New wave of GM foods meant to appeal to the consumer

shutterstock_182088206 copy

We ve written about GM apples that resist browning and GM potatoes with decreased production of acrylamide and increased resistance to disease. And now, a new wave of GM foods is on the way this time designed to appeal to consumers with added health benefits. Companies developing these new products hope that they will be able to win over skeptical or health-conscious consumers.

Okanagan Specialty Fruits Inc., the Canadian firm that developed the non-browning GM apple, is now working on the development of genetically-engineered peaches, cherries, and pears meant to resist disease and improve quality. Also, Monsanto and Dow AgroSciences are separately developing modified vegetable oils with fewer saturated fats and more Omega-3 fatty acids.

Further, a British company called John Innes Centre has developed genetically-modified purple tomatoes that contain high levels of anthocyanin, which supposedly has benefits for cardiovascular health and is an antioxidant. GM pink pineapples, developed by Fresh Del Monte Produce, Inc., also have supposed cancer-fighting benefits in the form of lycopene. The FDA would have to approve any health claims used to sell the products.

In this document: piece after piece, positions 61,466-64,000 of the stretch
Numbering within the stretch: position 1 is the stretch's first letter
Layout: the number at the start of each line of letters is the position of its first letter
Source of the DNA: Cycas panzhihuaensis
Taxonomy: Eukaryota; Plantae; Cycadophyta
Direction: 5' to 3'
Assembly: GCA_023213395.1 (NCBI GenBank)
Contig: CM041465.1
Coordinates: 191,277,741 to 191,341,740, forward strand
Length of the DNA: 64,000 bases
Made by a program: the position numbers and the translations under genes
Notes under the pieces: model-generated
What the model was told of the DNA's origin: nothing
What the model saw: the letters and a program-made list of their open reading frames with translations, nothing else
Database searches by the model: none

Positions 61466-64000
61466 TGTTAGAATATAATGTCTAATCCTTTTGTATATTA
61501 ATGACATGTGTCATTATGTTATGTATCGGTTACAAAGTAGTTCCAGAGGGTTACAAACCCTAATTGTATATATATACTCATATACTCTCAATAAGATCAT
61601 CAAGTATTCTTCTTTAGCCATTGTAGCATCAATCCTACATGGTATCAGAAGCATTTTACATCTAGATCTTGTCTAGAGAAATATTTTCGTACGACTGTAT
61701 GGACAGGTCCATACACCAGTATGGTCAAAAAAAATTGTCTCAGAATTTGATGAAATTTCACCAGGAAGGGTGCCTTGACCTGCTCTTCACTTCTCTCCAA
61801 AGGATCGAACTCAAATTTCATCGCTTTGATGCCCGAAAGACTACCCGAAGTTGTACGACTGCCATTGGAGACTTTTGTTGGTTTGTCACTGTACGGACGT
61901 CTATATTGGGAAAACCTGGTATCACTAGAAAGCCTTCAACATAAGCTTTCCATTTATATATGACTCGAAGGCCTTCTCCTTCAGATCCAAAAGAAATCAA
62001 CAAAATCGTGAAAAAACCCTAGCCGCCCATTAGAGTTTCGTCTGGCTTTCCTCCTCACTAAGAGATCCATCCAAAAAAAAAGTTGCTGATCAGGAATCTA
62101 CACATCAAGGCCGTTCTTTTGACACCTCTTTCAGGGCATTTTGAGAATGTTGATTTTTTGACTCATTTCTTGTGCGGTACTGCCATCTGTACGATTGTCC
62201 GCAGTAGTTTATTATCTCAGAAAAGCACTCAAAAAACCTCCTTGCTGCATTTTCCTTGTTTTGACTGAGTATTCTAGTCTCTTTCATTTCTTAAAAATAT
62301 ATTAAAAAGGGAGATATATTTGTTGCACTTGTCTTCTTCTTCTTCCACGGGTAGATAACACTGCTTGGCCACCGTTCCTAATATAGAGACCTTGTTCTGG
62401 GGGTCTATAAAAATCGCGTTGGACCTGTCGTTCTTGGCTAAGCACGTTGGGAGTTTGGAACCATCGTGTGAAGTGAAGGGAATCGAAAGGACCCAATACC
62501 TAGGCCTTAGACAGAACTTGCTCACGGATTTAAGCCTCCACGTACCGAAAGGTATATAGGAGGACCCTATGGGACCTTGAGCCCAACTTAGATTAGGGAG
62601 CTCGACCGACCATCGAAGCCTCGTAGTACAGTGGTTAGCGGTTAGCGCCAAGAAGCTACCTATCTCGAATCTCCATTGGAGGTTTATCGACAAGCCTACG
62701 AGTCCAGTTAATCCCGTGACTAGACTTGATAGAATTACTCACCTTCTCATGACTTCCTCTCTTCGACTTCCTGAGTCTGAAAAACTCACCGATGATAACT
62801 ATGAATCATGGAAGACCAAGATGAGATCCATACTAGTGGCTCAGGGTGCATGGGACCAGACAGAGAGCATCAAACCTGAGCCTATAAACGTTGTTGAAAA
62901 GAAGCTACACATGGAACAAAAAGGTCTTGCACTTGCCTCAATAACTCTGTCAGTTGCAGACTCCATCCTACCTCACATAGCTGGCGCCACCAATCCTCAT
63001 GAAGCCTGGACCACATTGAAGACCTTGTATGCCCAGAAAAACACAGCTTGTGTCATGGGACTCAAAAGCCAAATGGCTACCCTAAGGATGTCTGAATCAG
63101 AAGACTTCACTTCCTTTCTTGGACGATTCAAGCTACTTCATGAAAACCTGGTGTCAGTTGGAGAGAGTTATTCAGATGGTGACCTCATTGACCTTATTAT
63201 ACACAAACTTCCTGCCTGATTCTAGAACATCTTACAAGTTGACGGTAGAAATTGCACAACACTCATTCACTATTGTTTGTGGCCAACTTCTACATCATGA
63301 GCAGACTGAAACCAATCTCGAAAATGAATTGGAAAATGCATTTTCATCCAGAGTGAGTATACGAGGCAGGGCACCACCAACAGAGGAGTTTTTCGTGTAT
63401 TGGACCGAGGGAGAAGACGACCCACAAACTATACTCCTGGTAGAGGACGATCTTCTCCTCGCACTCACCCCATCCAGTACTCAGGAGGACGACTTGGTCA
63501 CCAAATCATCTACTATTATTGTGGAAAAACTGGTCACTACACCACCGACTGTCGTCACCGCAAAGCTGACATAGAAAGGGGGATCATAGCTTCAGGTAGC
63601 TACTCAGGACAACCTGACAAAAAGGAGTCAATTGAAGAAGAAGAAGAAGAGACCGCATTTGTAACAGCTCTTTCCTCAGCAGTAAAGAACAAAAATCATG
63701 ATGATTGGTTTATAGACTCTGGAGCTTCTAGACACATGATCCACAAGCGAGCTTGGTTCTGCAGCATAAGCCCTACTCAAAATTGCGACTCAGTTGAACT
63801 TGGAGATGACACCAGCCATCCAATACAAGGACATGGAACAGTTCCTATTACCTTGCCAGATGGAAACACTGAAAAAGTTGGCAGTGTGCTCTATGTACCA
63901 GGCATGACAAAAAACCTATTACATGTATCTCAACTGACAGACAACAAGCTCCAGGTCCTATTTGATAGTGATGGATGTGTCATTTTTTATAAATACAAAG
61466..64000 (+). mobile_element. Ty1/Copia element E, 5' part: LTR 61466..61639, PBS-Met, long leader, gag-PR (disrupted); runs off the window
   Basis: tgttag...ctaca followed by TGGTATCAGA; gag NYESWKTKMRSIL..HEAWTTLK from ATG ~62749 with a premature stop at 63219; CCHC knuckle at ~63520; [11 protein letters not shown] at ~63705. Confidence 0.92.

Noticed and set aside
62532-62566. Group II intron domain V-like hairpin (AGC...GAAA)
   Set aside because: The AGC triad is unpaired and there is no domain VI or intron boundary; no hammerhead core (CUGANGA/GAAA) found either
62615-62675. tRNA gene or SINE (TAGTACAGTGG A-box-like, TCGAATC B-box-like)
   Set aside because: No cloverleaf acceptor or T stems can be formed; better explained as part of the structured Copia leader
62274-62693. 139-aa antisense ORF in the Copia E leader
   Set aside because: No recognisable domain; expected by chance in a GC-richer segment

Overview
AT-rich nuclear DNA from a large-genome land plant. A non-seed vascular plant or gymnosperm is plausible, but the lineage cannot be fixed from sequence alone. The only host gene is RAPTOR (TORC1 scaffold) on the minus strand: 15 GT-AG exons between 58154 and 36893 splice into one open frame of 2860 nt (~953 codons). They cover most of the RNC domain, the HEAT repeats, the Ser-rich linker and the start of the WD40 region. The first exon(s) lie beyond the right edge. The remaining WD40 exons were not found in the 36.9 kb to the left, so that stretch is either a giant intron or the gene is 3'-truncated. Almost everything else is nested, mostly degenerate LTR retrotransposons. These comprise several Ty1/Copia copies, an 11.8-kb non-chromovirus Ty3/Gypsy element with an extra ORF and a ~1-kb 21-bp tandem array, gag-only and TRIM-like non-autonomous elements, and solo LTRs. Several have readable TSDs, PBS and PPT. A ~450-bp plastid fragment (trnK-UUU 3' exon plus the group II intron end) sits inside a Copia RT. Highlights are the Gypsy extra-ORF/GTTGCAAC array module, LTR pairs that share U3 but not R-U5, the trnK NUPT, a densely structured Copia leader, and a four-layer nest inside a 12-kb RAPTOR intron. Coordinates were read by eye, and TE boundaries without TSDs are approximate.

GMOs have been the subject of thousands of studies and deemed just as safe, if not safer, than conventional foods. Still, many consumers are needlessly worried about GM foods, although most of them don t really know much about GM technology at all.

I think once people see more of the benefits they will become more accepting of the technology, says Dr. Michael Firko, PhD, who is the Deputy Administrator for Biotechnology Regulatory Services of the United States Department of Agriculture.

ACSH s Dr. Ruth Kava added this comment: We here at ACSH are happy to see anything that would tend to enhance consumer acceptance of GMO products, knowing (as we do) that they are safe and that the superstitious fear of biotech is being fomented by the organic food lobby. However, that does not mean that we buy into the antioxidants fight cancer or acrylamide is a health concern marketing point. We don t.